First Look at Coal Creek Bluff Milkweed

Ever since our trip to Coal Creek Bluff at the end of March (see First Flowers at Coal Creek Bluff), John Koenig and I had been looking forward to a return visit. Now that I knew the purple milkweed (Asclepias cordifolia) was emerging from its long winter dormancy, we wanted to get there as soon as possible. On Monday, May 7, we headed down to the Rigdon area along with Sheila Klest. We were very happy to drive out of the fog into a beautiful sunny day. Unlike our last trip, we were all prepared with extra shoes for walking through the creek. It was lower than in March but still not crossable without getting wet. With suitable footgear, the crossing hardly slowed us down.

It was difficult to spot the milkweed in some areas where there were similar colors to still brownish purple leaves and whitish branches mimicking the old stalks. There are several milkweed plants in the foreground of this photo.

We decided we wanted to head straight to the south end of the bluff to look for the milkweed. We cut up around the side where we were able to climb up the small but steep rocky slope along the south edge. This brought us up on the bluff a little way down from the top but not too far from where I’d placed a cairn last year by a dead plant with seed capsules. John located the cairn fairly quickly. We found the large plant next to it and four more plants coming up nearby, two of which were pretty small. I was glad to confirm they really were milkweed plants, but it was rather disappointing that the population was so small. We wandered around separately looking for more and then gave up and started to head down the ridge, intending on looping around to the creek and back up on the north side—the same way John and I did the last trip. But I had this nagging feeling that I’d missed some up higher, so I climbed back up to the top. There was a milkweed, and another, and another! Right by the edge of the forest, there was a small area with at least a dozen plants. As I walked over a bit to the north, I ran into Sheila. She also had the same idea that we hadn’t been very thorough and had found another dozen or so plants. Since John was way down at the bottom at this point, we decided we’d better come back here at the end of our loop and do a more careful survey.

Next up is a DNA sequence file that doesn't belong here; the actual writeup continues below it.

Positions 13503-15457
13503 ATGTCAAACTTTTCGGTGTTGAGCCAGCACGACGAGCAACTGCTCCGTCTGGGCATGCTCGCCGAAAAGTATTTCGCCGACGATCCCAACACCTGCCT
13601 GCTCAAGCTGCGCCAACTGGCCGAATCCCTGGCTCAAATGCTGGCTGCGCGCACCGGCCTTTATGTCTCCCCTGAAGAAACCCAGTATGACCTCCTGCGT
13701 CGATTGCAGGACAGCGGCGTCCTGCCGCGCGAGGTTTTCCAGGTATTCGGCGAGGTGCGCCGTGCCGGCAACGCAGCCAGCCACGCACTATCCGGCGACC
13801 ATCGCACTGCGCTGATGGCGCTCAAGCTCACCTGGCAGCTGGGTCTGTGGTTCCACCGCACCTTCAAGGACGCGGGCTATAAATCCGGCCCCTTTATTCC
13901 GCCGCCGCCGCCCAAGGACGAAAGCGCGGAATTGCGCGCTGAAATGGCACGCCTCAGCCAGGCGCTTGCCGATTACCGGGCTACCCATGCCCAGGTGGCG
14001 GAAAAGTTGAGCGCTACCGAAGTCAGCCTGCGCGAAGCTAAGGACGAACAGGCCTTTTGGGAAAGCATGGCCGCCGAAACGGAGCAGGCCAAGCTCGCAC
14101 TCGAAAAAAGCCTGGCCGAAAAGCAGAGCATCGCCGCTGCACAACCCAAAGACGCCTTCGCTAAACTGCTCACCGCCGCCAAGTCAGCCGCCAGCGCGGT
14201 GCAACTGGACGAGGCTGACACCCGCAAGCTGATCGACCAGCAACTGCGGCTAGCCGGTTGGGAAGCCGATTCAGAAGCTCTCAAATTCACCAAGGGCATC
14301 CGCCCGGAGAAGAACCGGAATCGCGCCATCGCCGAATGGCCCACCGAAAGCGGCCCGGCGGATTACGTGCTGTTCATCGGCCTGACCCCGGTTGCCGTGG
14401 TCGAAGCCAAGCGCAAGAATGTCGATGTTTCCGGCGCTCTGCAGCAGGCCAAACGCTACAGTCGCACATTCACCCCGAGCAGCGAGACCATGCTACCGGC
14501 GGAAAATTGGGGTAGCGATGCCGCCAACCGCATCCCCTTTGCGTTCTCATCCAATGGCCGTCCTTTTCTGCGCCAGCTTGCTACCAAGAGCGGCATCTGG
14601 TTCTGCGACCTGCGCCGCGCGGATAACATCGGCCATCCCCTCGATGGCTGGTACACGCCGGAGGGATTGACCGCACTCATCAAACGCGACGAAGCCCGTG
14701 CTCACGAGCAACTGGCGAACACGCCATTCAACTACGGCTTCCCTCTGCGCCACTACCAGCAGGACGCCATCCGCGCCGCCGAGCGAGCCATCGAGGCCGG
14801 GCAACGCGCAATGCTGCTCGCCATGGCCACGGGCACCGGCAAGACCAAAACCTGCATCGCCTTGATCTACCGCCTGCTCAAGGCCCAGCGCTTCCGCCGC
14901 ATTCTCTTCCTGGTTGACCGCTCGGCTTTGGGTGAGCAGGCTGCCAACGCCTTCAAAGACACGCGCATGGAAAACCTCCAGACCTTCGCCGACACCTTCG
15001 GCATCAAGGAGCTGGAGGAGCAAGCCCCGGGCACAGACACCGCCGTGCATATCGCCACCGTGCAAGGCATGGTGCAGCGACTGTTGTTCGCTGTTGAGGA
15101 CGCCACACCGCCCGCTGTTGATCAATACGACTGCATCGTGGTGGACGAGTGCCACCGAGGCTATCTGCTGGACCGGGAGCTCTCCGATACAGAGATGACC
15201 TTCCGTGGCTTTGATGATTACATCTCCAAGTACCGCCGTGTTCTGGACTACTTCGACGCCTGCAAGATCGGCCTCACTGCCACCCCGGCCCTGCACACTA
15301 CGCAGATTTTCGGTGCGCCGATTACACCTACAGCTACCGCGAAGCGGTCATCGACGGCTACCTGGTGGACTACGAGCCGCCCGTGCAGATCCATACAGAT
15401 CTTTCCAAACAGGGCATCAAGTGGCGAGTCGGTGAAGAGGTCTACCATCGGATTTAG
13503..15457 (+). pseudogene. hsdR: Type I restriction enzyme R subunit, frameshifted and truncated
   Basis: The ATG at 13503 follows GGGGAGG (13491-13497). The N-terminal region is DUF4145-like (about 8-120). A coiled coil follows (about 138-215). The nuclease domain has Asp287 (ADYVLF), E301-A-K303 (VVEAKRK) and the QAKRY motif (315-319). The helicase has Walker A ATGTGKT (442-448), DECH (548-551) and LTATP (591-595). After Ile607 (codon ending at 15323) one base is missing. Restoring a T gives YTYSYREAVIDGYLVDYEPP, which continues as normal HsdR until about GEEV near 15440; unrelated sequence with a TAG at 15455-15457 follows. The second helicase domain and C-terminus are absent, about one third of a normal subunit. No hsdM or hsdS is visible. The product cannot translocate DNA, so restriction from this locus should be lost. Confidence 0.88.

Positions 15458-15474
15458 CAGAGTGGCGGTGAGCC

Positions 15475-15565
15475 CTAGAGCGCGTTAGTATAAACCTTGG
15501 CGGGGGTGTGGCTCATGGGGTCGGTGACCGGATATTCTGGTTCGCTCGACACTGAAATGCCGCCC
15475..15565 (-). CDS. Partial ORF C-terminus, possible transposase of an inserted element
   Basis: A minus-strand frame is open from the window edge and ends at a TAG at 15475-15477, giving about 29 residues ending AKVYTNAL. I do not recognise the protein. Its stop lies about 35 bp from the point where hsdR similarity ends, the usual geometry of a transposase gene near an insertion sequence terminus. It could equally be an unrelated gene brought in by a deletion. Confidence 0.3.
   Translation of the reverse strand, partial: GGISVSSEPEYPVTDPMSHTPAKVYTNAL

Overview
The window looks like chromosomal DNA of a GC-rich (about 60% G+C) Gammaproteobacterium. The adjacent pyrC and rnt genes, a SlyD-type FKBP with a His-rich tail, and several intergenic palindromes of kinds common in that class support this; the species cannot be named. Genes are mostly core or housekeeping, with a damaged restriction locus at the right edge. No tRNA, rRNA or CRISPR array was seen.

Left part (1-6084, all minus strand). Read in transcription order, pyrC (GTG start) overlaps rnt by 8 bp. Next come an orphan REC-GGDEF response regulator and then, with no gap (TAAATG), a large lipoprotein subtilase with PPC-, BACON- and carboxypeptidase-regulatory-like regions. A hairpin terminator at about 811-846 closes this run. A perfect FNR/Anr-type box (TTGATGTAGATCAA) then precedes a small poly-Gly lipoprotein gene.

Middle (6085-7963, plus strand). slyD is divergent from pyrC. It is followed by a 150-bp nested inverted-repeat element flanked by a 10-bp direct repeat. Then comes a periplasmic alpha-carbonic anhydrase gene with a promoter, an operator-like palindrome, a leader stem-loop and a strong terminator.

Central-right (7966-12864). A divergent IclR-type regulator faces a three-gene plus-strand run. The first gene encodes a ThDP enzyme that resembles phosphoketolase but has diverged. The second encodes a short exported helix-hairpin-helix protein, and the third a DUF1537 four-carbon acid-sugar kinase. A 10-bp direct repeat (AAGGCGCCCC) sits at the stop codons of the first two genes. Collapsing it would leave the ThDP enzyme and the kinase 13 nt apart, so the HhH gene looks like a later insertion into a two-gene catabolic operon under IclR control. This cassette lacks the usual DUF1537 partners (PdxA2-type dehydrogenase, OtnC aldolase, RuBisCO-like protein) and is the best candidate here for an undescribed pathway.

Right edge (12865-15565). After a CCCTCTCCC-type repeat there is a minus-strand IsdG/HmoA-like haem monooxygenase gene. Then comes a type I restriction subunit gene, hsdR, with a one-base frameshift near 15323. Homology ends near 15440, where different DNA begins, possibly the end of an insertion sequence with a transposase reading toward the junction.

Marshall’s saxifrage. The bright yellow spots on the petals and the long-petioled, toothed leaves help distinguish it from similar species.

Sheila and I headed down the steep hill, enjoying the gorgeous larkspur (Delphinium menziesii) and California mistmaiden (Romanzoffia californica) that were plentiful in the shadier areas near the forest along the bottom. There was also common monkeyflower (formerly Mimulus guttatus, now Erythranthe ??) and Hall’s lomatium (Lomatium hallii) in full bloom. We eventually caught up with John down by the edge of Coal Creek. It was just as beautiful as we had imagined it would be when we were down there in March before much of anything was in bloom. There were lots more monkeyflowers, larkspur, and mistmaidens, and we also found three species of blue-eyed Mary getting started (Collinsia rattanii, C. grandiflora, C. parviflora), tons of the tiny baby innocence (Tonella tenella), and Merten’s saxifrage (Saxifraga mertensiana). And, what we had really hoped to see, our mystery saxifrage was at long last just starting to bloom. John had brought a description of the possible species. We had been thinking it would probably turn out to be Marshall’s saxifrage (Micranthes marshallii), so we checked for spots on the petals. With the naked eye they were difficult to see, but with a hand lens, the bright yellow spots on the petals were quite obvious—our ID was correct!

A view of Coal Creek from the flowery banks above.

It was hard to stop looking at and photographing plants, but I was pretty hungry. We sat down on the mossy rocks in one of the few places where they weren’t densely covered with flowers. We were quickly joined by several little echo azures (Celastrina echo) who were intent on sharing our lunch. Sheila generously allowed two to sit side by side on her finger while she ate her sandwich with the other hand. A California tortoiseshell flew by a number of times, and a pair of elfins—possibly Moss’s—were courting in the air (actually it seemed like the female was trying to get away from the persistent male, #metoo!). We also watched many small bees nectaring on the plentiful flowers. Thankfully, no ticks showed up for the party!